Top 10 Ways to save Money at Your Veterinarian's Office
This entry was posted on April 14, 2014.
“An ounce of prevention is worth a pound of cure”- Ben Franklin
Ben Franklin's wise words are as true today as when they first uttered two centuries ago. This axiom brings us to our first savings tip:
1. Don't skimp on regular vaccinations, especially for puppies and kittens.
Here's why: Puppies and kittens need vaccines every 3-4 weeks until they are at least 16 weeks old. It protects them from potentially deadly diseases such as parvo, distemper, and panleukopenia. A few hundred dollars spent on proper vaccinations could save you thousands of dollars on hospitalization for treatment of these deadly diseases, and there is no guarantee that your pet will survive.
Bonus tip: A quick word on “Feed store” or mail-order vaccines: Vaccines are delicate and need to be protected from light and kept at a constant cool temperature to be effective. Vaccines that has been improperly handled can't provide the protection your pet deserves. So saving a few bucks on an ineffective vaccine is still throwing your money away. The information you receive at your well-puppy and well-kitten visit is invaluable to helping your pet get the proper start in life. You take your infant to the pediatrician, why wouldn't you take your puppy or kitten to their doctor?
2. Use your heartworm prevention year round.
Here's why: Mosquitos transmit heartworms. Once heartworms infect your dog, the heartworm larvae grow into adult heartworms, which look like strands of spaghetti inside the heart. Over time, they can block the proper flow of blood through the heart and can lead to heart failure, organ failure, and death. Treatment for heartworms is outrageously expensive, but prevention is cheap. The damage that heartworms bring to the heart, lungs, and other organs in the body is devastating.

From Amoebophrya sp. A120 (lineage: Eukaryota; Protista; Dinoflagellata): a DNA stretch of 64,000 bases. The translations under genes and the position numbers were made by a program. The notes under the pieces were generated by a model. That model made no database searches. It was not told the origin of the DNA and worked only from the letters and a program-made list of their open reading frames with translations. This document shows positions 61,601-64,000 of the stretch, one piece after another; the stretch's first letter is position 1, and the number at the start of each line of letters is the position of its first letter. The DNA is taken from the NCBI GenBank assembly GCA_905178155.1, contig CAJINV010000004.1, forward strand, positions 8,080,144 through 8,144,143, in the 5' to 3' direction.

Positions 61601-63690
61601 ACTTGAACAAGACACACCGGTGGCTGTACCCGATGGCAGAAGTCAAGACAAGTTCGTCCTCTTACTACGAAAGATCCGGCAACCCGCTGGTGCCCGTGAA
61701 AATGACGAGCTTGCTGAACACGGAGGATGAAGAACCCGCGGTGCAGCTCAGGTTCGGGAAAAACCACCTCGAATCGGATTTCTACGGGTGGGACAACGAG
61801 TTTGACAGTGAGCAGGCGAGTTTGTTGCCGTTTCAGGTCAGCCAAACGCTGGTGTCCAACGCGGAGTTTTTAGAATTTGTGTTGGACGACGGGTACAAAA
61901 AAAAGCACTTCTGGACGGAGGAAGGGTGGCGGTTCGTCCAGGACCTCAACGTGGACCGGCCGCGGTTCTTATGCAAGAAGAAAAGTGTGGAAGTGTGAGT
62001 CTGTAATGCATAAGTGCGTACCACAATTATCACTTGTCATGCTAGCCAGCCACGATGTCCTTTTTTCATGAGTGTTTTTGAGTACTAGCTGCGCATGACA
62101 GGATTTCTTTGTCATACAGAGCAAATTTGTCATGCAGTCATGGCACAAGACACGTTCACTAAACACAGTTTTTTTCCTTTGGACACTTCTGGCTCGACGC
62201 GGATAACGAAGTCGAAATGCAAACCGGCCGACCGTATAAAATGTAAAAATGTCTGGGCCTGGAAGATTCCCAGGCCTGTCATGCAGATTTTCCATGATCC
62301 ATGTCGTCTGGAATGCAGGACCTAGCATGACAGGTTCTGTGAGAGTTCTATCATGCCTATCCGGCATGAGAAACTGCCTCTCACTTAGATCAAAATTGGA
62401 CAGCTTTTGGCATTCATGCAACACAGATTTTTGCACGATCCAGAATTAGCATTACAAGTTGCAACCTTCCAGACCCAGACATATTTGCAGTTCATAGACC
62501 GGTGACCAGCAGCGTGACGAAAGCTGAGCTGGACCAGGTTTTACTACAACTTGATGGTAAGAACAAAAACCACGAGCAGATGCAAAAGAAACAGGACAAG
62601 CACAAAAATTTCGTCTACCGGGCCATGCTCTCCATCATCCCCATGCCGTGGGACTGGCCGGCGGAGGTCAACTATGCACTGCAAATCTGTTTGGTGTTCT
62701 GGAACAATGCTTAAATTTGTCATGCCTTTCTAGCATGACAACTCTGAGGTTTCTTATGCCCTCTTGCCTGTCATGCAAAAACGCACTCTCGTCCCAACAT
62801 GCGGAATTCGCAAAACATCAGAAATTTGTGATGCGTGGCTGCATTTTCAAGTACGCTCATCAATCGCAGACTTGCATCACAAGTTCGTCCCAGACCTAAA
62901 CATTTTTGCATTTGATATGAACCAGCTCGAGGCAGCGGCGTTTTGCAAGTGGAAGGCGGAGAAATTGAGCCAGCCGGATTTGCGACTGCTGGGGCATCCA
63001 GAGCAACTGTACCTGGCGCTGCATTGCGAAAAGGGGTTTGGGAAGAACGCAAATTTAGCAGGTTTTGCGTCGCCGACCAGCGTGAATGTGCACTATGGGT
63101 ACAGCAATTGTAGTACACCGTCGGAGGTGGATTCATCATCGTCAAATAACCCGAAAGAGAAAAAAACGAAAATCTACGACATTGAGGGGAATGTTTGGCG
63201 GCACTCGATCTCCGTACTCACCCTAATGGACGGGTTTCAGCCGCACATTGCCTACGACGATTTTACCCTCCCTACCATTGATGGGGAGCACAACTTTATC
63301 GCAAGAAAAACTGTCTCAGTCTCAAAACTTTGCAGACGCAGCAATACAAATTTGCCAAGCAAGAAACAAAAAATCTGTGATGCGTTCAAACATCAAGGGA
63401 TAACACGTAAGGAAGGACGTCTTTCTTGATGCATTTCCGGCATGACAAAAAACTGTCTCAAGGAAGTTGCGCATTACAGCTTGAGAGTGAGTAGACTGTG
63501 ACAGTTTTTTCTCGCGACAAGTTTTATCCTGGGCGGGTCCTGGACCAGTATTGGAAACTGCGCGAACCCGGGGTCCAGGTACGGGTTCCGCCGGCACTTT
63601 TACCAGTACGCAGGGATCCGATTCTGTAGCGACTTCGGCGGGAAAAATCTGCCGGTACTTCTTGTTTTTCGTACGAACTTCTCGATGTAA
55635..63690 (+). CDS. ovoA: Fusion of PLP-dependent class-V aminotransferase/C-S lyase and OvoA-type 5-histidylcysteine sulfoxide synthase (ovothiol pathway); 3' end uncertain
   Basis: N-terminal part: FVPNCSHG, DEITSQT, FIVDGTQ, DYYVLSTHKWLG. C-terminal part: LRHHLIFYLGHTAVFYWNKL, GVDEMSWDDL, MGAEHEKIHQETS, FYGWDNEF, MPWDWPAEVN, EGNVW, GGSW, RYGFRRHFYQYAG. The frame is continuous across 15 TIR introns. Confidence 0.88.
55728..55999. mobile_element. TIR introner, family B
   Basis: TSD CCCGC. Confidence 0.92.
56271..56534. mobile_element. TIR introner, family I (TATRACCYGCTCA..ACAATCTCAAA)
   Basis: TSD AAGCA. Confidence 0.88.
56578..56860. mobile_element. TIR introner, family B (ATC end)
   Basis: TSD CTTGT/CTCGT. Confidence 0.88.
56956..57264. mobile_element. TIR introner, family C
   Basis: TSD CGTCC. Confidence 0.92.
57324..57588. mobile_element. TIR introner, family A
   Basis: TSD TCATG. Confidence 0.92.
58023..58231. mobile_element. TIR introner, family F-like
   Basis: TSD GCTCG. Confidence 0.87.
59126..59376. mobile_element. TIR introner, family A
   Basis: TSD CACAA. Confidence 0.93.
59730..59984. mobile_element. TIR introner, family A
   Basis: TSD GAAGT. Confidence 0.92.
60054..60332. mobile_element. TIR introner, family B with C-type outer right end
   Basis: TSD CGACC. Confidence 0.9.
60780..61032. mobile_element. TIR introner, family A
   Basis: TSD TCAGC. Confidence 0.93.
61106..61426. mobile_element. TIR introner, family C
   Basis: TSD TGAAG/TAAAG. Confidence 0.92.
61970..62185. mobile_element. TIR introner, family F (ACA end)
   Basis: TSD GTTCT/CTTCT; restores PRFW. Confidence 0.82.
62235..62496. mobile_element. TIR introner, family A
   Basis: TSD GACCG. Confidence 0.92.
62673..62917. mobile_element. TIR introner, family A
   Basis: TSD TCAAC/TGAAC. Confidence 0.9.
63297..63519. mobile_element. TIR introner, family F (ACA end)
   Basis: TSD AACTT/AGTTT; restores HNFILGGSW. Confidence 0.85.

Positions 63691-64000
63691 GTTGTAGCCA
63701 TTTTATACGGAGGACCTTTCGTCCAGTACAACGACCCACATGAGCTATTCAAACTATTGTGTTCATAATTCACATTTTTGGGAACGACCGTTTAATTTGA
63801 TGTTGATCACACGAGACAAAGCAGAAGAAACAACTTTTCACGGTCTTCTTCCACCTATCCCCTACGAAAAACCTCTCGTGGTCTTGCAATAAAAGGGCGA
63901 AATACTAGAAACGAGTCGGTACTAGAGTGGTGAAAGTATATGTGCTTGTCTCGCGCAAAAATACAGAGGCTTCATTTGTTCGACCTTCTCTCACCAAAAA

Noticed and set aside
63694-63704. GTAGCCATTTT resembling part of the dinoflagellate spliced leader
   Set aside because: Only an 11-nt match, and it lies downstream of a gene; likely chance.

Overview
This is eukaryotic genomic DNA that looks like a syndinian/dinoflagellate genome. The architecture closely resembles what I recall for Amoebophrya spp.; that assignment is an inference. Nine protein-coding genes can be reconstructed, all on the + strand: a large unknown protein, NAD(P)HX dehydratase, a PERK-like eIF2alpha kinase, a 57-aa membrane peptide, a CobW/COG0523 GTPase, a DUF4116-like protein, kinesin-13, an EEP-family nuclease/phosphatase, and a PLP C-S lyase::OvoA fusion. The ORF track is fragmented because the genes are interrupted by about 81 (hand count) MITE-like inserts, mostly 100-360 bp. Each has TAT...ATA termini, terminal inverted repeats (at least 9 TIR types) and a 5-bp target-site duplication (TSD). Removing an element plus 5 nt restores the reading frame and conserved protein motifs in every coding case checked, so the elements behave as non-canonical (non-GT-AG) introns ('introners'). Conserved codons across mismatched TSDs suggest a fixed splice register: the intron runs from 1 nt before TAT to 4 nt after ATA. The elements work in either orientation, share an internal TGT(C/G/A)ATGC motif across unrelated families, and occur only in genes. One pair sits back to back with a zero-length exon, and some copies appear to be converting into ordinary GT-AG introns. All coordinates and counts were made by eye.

In addition to preventing heartworms, preventatives such as Heartgard and Sentinel also prevent intestinal parasites such as hookworms, roundworms, and in Sentinel's case, whipworms. Intestinal parasites are common, and dogs get them all of the time. Intestinal parasites can cause vomiting and diarrhea which can lead to hundreds of dollars spent treating your pet for vomiting and diarrhea. Also, hookworms and roundworms are zoonotic, meaning that they are potentially transmittable to people. Hookworms cause a terrible itchy rash in people and roundworms are the leading cause of blindness in children. Our pets sleep in our beds and lick our kids, so it makes sense to prevent intestinal parasites before they cause problems.
3) Use your flea and tick prevention year round as well.
Besides being gross, fleas and ticks transmit disease. Mycoplasma Hemofelis (a blood parasite that infects cats and can cause high fevers and anemia), Lyme Disease, Ehrlichia, and Rocky Mountain Spotted Fever are some of the diseases that they'll give your dog. Infection with any of these diseases can cause your pet to become very ill and potentially lead to death. Using year-round monthly flea and tick prevention is much smarter and cheaper than treating these diseases. Fleas also cause our pets to itch and scratch which can cause secondary bacterial and yeast skin infections. I see dogs and cats with fleas every month of the year, and their owners spend hundreds of dollars treating the fleas, the itching, and the secondary skin infections. Save yourself and your pet a vet visit and use monthly flea and tick prevention.
4) Your Vet may offer additional savings.
No one said flea and tick prevention would be inexpensive. And by all means, if you are going to use something every month of your pet’s life, you want to find the most cost-effective option. Preventatives such as Frontline and Advantage are safe, effective, and can be found easily with a quick Google search on dozens of websites.